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Monitoring subsurface groundwater flow

Event organised by ICE

05 October 2023

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Subsurface water flow can lead to instability and, ultimately, failure of coal tips, landslides, and earthen dams, and it can also act as a significant pathway for contaminants. Geophysical surveys can play a crucial role in the investigation of such structures and phenomena, as minimally invasive techniques can provide an array of information regarding the strength, composition, and distribution of materials at a high spatial resolution. However, to accurately study seepages, a high temporal resolution dataset is often of significant use.

The Self-Potential method is a minimally invasive and low-cost geophysical surveying technique well used in academia to investigate groundwater flow in numerous settings including embankment seepages and groundwater contamination. TerraDat UK Ltd have developed SPiVolt, a system which monitors the Self-Potential field in near real-time. We will present a general overview of geophysics for the engineering sector before moving on to the results of two SPiVolt installations. The first showing seepage through the downstream shoulder of a Victorian-era embankment dam and the second showing how well a groundwater collection system is working to prevent flow through mine tailings.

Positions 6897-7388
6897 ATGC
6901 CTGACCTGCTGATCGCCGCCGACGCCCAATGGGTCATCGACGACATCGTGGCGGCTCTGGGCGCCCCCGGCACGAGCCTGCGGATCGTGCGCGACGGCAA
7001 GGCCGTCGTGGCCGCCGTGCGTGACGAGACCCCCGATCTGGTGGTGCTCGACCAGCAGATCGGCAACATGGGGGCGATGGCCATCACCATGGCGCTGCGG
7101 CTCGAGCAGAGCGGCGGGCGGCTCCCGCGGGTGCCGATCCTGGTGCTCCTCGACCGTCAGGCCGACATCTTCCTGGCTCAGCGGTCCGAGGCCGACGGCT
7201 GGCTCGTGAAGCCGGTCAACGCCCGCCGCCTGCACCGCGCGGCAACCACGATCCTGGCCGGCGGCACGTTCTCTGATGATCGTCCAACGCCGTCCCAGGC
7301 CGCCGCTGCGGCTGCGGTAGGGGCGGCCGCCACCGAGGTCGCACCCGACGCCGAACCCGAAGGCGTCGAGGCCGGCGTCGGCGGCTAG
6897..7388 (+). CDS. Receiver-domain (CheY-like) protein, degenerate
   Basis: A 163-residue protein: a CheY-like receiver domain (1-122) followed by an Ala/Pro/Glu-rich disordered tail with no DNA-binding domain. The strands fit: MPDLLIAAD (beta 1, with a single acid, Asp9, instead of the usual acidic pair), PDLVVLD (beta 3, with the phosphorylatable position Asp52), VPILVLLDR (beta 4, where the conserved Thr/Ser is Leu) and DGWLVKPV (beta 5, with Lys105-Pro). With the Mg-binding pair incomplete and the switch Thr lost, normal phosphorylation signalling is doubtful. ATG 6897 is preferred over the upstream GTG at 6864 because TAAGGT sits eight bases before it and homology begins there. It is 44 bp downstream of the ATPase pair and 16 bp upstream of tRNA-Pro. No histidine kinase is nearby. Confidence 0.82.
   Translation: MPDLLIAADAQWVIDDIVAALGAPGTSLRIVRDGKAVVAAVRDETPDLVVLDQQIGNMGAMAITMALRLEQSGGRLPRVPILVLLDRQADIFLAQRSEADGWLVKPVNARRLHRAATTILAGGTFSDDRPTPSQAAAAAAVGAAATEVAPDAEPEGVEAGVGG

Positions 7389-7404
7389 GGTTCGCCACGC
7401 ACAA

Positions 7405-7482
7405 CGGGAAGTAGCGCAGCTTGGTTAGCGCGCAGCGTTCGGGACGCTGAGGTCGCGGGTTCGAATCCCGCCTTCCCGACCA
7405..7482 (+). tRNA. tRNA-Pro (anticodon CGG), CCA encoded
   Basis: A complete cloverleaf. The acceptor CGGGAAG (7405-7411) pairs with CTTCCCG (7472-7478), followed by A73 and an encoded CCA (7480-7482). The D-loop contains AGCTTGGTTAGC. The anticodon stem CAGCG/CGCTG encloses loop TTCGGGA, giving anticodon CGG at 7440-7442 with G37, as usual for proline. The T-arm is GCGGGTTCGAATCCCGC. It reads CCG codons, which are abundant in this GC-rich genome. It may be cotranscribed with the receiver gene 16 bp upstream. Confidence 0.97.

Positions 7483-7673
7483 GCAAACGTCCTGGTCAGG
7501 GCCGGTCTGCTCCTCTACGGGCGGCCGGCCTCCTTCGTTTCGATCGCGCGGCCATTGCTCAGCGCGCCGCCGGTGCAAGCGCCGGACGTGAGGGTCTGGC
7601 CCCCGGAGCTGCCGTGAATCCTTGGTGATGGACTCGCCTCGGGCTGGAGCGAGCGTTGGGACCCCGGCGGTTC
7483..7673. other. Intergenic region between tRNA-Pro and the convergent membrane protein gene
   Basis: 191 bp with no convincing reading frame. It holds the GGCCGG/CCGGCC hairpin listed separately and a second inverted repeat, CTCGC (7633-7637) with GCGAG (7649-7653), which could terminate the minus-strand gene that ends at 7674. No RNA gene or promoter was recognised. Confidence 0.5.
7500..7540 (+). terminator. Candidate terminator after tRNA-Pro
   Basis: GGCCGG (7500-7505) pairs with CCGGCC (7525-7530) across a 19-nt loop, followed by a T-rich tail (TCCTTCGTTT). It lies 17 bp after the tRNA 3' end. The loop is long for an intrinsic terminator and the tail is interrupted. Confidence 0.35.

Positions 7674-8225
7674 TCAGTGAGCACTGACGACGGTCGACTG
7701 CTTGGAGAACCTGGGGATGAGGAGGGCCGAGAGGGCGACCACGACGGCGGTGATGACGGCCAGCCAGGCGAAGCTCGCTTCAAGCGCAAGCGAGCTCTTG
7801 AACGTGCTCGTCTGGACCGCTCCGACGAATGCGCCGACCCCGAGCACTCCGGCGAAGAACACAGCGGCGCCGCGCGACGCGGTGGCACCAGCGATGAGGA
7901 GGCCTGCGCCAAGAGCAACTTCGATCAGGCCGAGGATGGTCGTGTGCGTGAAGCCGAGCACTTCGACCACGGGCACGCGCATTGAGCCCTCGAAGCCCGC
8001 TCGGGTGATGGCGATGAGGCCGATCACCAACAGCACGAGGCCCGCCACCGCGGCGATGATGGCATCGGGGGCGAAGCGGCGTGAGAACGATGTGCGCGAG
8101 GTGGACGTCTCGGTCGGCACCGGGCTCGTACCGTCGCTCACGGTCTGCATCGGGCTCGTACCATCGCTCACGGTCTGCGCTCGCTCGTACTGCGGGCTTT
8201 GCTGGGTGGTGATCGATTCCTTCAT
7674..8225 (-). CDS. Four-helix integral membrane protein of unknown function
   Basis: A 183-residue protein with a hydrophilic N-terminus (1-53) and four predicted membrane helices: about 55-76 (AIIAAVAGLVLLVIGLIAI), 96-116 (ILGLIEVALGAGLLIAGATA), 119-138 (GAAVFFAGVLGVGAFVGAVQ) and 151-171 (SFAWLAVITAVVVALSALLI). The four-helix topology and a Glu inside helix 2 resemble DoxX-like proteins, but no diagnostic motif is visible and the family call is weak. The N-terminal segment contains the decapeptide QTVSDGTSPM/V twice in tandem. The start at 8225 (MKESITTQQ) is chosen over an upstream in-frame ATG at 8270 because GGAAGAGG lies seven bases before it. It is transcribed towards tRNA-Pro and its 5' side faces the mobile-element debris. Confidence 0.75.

Dr Jo Hamlyn

Dr Jo Hamlyn


Senior Geophysicist

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Dr Jo Hamlyn

Dr Jo Hamlyn is a Senior Geophysicist at TerraDat and the technical manager of SPiVolt. She has worked for TerraDat for the last 6 years following a teaching fellowship at Cardiff University delivering the geophysical and hydrogeology modules.